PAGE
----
GE: it’s our right to decide

Communities should have the right to decide whether or not genetically modified organisms (GMOs) are released or field-trialled in their regions and, if so, whether any conditions should be placed on them, say the Soil & Health Association and GE Free Northland.

The two organisations again joined forces with Taitokerau mana whenua and others in court this week, responding to another case on the GMO issue brought by Federated Farmers, this time to the High Court in Whangarei. The judge’s decision is expected within a month.


“New Zealand has already seen inadequately contained GE field trials, in breach of the conditions of approval,” said Zelka Grammer, GE Free Northland chairperson. “We stand in support of the member councils of the Northland/Auckland Inter Council Working Party on GMOs, who are acting responsibly on their duty of care to the environment and constituents.”


“Federated Farmers claims to represent farmers, but many primary producers – organic and non-organic – are selling to high-value national and international markets that have zero tolerance for GE contamination,” said Marion Thomson, co-chair of Soil & Health.


Federated Farmers appealed the Environment Court decision in May 2015 that regional councils have the power under the Resource Management Act (RMA) to control the use of GMOs via regional planning instruments.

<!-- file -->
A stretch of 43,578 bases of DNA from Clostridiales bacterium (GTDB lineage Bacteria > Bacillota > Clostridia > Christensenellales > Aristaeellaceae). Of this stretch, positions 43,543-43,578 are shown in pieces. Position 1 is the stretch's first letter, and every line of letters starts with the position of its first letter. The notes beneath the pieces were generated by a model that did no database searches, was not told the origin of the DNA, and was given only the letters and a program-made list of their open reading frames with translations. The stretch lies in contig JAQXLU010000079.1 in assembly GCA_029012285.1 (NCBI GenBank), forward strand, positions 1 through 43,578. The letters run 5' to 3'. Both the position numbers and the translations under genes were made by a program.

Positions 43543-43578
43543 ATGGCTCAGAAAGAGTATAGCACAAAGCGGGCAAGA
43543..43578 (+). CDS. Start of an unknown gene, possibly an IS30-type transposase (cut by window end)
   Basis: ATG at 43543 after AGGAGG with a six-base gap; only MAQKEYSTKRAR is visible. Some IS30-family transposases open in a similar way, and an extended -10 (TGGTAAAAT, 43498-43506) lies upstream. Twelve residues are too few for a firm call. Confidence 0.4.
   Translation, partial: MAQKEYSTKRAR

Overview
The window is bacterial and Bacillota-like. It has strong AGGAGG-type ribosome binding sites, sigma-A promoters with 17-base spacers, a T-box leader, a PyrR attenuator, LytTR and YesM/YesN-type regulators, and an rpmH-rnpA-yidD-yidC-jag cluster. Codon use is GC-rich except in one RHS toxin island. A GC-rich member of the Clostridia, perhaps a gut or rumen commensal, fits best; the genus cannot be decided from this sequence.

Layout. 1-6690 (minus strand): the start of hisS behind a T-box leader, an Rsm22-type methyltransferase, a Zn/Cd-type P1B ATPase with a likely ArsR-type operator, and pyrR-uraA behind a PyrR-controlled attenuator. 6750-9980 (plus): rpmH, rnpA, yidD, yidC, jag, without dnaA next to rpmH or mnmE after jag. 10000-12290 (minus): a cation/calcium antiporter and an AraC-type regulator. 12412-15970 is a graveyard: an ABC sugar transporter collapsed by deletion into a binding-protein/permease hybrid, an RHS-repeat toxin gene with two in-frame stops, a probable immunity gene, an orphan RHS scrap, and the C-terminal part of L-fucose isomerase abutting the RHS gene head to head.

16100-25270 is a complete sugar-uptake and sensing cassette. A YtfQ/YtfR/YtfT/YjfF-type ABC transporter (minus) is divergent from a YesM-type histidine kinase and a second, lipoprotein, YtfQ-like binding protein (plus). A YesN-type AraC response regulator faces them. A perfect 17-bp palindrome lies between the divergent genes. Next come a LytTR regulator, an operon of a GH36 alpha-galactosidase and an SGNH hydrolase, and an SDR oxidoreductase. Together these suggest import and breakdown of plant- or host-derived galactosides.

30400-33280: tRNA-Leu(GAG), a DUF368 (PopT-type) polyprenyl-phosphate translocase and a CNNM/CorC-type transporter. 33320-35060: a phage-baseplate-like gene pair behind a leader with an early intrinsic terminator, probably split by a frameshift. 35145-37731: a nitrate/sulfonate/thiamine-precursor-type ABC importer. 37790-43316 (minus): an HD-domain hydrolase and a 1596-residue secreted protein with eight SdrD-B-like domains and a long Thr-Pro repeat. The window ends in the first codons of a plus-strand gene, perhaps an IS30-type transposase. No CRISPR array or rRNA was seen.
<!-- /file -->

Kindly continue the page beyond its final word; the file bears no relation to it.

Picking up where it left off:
The Environment Court decision came about after Federated Farmers opposed Northland Regional Council’s proposed Regional Policy Statement, which included provisions relating to the use of GMOs in the region, and specifically included a policy requiring that a precautionary approach be taken to the introduction of GMOs.


Federated Farmers’ lawyer Richard Gardner argued in the High Court that central government passed the Hazardous Substances and New Organisms Act (HSNO) Act specifically for the purpose of controlling GMOs, and that parliament could not have intended for councils to duplicate that role under the RMA.


Soil & Health, GE Free Northland, Taitokerau mana whenua, Far North District Council and several other groups and individuals joined the appeal as section 274 (interested) parties pursuant to the RMA, in support of appellant Whangarei District Council. They were represented by Dr Royden Somerville, QC (senior counsel), and Robert Makgill (legal counsel).


Dr Somerville argued that Environment Court Judge Newhook was correct in his decision that the RMA and HSNO Act hold complementary and not overlapping roles. The two Acts offer different purposes and functional responses to the regulation of GMOs in New Zealand. Thus, regional planning documents can control the use of GMOs as part of promoting sustainable management under the RMA, taking account of regional needs.


The HSNO Act has a more confined role of regulating the granting (by the Environmental Protection Authority – EPA) of approvals to import, develop, field test or release new organisms as a ‘one-off’ regulatory transaction. The regulatory functions of the EPA under the HSNO Act do not allow for the provision of a regional approach to GMOs. That can only be dealt with under the RMA by regional councils and unitary authorities through policy statements and plans.




Marion Thomson, co-chair, Soil & Health, 027 555 4014

Zelka Linda Grammer, chairperson, GE Free Northland, 022 309 5039

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